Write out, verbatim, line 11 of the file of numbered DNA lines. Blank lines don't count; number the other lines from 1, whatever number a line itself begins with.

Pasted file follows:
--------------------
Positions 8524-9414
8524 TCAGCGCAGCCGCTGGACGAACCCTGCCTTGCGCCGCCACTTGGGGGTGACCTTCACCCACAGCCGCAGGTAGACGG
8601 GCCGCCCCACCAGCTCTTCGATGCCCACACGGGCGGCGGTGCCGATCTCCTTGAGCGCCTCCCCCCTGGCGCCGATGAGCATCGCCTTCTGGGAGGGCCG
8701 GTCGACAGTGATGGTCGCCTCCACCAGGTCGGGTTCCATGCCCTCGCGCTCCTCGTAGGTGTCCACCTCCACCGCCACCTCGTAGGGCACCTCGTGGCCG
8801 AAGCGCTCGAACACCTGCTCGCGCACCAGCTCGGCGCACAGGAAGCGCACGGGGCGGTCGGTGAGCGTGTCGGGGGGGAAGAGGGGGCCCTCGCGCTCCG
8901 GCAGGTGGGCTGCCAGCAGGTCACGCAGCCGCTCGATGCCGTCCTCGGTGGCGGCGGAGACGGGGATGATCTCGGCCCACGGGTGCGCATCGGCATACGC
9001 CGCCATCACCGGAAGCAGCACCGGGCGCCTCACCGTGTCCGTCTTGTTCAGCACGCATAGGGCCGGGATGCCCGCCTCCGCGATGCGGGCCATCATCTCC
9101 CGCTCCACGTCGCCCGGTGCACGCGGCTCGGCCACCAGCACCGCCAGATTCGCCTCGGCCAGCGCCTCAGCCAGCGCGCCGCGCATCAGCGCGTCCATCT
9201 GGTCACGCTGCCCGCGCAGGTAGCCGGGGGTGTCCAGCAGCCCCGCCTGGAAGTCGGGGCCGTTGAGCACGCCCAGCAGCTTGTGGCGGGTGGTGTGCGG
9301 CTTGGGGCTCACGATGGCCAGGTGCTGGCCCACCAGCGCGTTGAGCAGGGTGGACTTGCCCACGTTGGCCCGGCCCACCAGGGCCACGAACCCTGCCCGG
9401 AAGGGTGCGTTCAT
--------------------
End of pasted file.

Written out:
9401 AAGGGTGCGTTCAT